Thankfully, I kept walking on, not knowing where I was headed, but that’s when I stumbled upon the cozy little European-Bohemian suburb of the southern city centre known as Neve Tzedek – which means ‘Oasis of Justice’ (according to my Lonely Planet book, which I really like the sound of!). Neve Tzedek is probably the most historic part of the city, as it is where the first buildings were built a century ago on Rothschild Boulevard when the State of Israel was formed in 1948. It’s quaint blue French-style shutters and bright pastel wall colours truly appealed to me as I wandered through the nooks and crannies of this lovely little neighbourhood. I also found it a timely refuge from the noise and glaring sunshine of the streets before. All appears to be peaceful and quiet in this leafy, picturesque suburb.

I absolutely love, love, love the quaint little leafy suburb of Neve Tzedek (and I like it's meaning too - 'Oasis of Justice')! Over here, the noises of the city dropped quite a few decibels lower and all was serenely quiet.
I eventually found my way back out onto the coastal promenade, and at four o’clock in the afternoon, the Middle Eastern sun was beating down almost oppressively on me. If not for the sea breeze, I think it might be a little unbearable! Nevertheless, I am so, so glad that I am here and that I am realizing more and more that I truly love traveling with an attitude of a wayfarer – and not just a mere tourist.

One of the funny things that happened while I was strolling along the coast was when a friendly chap cycled in my direction and smiled jovially with a greeting. I returned it and kept walking. A few minutes later, the same fellow cycles up beside me and asks me if I speak Ivrit (Hebrew)! I surprised him by saying, ‘Ken! Ah, mah nishma?’ (Yeah! Ah, how are things?) He was so thrilled he kept saying, ‘Att tov!’ (You’re good!) It was a good opportunity for me to practice my Hebrew and try asking him some questions. To my delight, he could actually understand my rudimentary Hebrew, and I could actually pick up on his words too! I couldn’t believe that I’d only been in the country for less than three hours and I had already found a friendly local Tel Avivian to chat with. Pretty awesome!

Chilling round the hipster Banana Beach and Ge'ula Beach close to Charles Clore promenade :)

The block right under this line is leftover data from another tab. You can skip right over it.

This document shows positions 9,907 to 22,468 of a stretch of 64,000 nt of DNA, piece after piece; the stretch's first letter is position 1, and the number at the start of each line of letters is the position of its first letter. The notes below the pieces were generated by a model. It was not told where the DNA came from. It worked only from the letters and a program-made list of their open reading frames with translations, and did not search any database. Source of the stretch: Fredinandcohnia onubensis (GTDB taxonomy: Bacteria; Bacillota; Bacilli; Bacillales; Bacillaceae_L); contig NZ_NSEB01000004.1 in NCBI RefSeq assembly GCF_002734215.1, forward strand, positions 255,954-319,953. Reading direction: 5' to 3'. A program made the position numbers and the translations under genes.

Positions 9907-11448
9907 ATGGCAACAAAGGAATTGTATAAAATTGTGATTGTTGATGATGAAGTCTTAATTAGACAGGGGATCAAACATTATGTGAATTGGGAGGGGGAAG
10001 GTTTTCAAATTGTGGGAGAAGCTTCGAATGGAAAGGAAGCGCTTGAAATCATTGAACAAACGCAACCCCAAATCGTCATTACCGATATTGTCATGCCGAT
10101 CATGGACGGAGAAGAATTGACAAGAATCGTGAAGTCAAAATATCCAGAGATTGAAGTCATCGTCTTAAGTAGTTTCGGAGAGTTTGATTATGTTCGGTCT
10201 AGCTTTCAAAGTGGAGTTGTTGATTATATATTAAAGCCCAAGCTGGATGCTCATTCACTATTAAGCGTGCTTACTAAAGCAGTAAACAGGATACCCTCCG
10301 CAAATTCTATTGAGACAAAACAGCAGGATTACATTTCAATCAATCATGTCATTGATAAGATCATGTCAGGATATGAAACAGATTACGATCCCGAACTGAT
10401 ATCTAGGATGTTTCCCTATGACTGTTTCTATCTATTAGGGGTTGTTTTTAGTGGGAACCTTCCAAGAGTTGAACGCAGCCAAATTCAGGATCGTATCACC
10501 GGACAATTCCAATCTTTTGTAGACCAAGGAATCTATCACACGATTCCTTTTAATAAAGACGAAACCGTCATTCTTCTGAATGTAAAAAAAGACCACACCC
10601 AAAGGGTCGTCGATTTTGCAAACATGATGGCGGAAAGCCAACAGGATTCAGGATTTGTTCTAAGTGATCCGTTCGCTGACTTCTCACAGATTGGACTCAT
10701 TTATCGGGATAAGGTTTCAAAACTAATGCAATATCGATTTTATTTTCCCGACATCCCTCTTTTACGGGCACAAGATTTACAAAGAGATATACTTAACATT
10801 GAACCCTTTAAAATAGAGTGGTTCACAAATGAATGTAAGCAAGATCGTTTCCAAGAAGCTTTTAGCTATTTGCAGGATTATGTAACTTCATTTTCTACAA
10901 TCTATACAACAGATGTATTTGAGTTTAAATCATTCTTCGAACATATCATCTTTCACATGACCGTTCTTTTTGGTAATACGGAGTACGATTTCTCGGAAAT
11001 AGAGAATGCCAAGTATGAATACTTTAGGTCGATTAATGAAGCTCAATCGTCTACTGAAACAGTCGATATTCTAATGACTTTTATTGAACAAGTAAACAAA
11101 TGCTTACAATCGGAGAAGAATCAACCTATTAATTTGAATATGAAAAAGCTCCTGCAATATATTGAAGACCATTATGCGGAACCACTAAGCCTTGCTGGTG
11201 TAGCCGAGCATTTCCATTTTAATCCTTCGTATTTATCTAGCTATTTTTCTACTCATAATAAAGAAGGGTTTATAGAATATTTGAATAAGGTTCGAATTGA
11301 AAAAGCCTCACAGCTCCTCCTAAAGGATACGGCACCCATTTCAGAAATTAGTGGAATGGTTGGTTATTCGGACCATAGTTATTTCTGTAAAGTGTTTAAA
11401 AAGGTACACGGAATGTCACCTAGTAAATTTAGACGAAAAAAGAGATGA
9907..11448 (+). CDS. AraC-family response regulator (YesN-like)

Anyhow, it’s only around six o’clock now (seven hours before Melbourne!), but the sun is still up in the sky and isn’t showing any sign of abating its radiating warmth. Pretty awesome, since I’ve come from Melbourne’s dreary winter, where the sun has been setting around five thirty! Can’t wait for my body clock to get used to the summer time here, I’ll be sure to go on more wandering adventures in the next many days I’ll be in Israel!

A glorious Middle-Eastern sunset (this was taken round 8 o'clock), right on the promenade of Jerusalem Beach. The sun was so round and huge, literally a ball of fire sinking beneath the Mediterranean sea. It was something out of this world to behold.

For more photos, check out my Tel Aviv: Carmel Market | Bauhaus City | Neve Tzedek | Jerusalem Beach gallery here

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The Difference

Wayfarers walk by faith and dream with eyes wide open. Living simply, they go places, break barriers, embrace people, and build bridges. They're cool if things go wrong; it's the journey that counts. They like being on their own, but love the company of like-minded people anytime! Wayfarers love to hang with the locals, make music in unusual places, and share stories. They're creative about ways to touch the world both on the home turf and on the road. Wayfarers are on the life-long odyssey of discovery with hearts anchored in Faith, Hope and Love.

 

The Wayfarer

The Wayfarer
Get in touch with Janielle: janiellebeh@gmail.com :)

About the Author

Hello, my name is Janielle, a 23 year-old muso based in Melbourne. Join me on my unpredictably audacious quest to embrace people of peace in tough places, use music to inspire creative education, spark spiritual conversations that challenge the status quo, and collaborate with like-minded young people to catalyze passion for Jesus' mission of reconciliation through acts of justice, truth and compassion among the young & free. Being a nomad at heart, I find ‘home’ when I stay with people on the ground, encounter the culture & discover what life's like for others. One Life | One Love | One Legacy.